At the outbreak of the war, the Japanese Navy possessed some of the world’s finest torpedoes, including the fabled Long Lance. The quality of these weapons was no accident, but rather the result of Japan’s intensive efforts during the 1920’s and 30’s to make good the shortcomings of her battle fleet. Laboring as she did under the unfavorable 5:5:3 ratio of capital ships imposed by the Washington Naval Treaty, Japan would most likely be at a disadvantage in any Pacific conflict with the United States. She also knew well enough that the U.S. modeled its fighting doctrine on the famous ‘Plan Orange’, which called for an advance of the American battle fleet across the Pacific to relieve the Philippines. It was anticipated that at some location in the Western Pacific a decisive battle would be fought. In Japan’s view, some means must be found to offset its disadvantage in capital ships before this battle occurred, or its inferior battle line would be destroyed by the American force. Torpedo tactics and night combat were seized upon as one way to whittle down the American battle line as it made its way across the Pacific. Accordingly, Japan worked diligently to develop the tactics needed to implement this new doctrine, and also to create the weapons with which to carry it out. The result was that Japanese torpedoes showed a steady progression of improvements throughout the 1930’s, culminating in the development of the famous ‘Long Lance’ in 1935.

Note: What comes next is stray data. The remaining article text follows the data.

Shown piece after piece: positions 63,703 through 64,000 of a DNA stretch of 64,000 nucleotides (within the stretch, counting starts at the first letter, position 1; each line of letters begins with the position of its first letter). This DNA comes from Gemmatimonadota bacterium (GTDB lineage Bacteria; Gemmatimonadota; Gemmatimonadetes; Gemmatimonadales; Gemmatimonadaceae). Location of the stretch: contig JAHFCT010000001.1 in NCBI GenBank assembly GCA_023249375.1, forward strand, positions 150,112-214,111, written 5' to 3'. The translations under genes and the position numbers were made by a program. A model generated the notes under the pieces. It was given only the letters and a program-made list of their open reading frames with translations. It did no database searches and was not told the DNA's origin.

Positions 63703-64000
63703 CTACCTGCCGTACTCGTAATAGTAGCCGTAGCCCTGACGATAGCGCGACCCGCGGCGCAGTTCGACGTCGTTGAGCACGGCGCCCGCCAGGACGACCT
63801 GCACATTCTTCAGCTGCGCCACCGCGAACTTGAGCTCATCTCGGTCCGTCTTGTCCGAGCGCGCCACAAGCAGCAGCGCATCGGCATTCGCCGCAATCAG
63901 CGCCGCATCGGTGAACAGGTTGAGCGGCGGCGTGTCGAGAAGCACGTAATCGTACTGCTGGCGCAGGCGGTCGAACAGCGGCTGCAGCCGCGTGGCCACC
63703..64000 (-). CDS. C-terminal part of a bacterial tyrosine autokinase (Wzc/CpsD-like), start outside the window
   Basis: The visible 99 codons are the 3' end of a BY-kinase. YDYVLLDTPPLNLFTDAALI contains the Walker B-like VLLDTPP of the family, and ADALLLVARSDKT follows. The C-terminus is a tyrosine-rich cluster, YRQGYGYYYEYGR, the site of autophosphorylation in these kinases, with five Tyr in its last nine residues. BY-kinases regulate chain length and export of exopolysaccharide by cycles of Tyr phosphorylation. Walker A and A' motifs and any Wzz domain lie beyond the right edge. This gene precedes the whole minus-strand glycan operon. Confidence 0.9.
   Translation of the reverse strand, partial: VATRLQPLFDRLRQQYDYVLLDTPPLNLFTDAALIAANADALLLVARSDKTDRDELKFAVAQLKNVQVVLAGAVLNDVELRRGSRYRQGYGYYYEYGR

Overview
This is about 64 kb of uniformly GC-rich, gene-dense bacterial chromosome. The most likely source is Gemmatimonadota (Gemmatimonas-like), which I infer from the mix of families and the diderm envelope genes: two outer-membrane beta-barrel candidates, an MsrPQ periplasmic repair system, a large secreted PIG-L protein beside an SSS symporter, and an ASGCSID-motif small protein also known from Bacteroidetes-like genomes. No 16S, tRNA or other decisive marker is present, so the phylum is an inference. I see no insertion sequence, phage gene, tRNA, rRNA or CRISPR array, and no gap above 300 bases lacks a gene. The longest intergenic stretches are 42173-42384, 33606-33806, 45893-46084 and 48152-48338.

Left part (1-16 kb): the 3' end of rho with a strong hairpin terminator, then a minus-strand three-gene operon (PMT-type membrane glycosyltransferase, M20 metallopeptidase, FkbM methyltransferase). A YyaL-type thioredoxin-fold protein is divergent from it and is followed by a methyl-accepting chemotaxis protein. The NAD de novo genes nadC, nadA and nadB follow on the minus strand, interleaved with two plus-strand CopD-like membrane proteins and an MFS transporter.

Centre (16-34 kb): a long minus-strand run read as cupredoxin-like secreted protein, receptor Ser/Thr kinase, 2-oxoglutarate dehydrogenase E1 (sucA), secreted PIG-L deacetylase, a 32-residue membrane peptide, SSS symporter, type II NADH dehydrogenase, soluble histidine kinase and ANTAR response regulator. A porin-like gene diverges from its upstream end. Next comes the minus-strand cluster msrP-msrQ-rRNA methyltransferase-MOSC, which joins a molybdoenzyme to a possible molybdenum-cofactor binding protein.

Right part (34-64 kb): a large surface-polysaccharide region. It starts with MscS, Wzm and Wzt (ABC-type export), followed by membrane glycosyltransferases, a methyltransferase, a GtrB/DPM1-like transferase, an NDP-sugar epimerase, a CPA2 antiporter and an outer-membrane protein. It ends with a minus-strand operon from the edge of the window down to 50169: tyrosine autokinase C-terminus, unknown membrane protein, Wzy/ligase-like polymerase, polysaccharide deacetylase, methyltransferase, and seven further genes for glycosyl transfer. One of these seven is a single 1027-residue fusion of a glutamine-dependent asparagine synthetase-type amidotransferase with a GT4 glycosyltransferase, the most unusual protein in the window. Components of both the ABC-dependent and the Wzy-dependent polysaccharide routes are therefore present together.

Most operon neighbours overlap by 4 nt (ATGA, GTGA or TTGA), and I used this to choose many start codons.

Designing and perfecting the Long Lance required solving some extremely difficult technical problems, most of which centered around the usage of pure oxygen as a fuel (rather than compressed air). Compressed air is nearly 77% nitrogen, which is useless for combustion, and also contributes to the visibility of the torpedo by leaving a bubble track on the surface. The usage of pure oxygen promised far greater power and propulsive efficiency, but it came with certain costs. The most glaring of these was how to use pure oxygen safely aboard a ship or submarine, given its inherently inflammable nature. Premature detonation of the torpedo upon firing was also a problem. However, the Japanese overcame these hurdles. Further, through meticulous live-testing of their weapons against ship targets, they perfected a warhead detonator that was rugged and reliable (The U.S. Navy’s BuOrd could certainly have taken a lesson or two here). The resulting weapon, the Type 93 torpedo, was fantastically advanced in comparison with its Western counterparts, possessing an unequaled combination of speed, range, and hitting power. This weapon, coupled with the flexible battle tactics practiced by Japan’s cruisers and destroyers, led to victory after victory in the early stages of the war. Only as American radar and gunfire control became increasingly sophisticated would the Japanese advantage in night battles begin to disappear, and even then a Long Lance-armed Japanese destroyer was still a thing to be feared.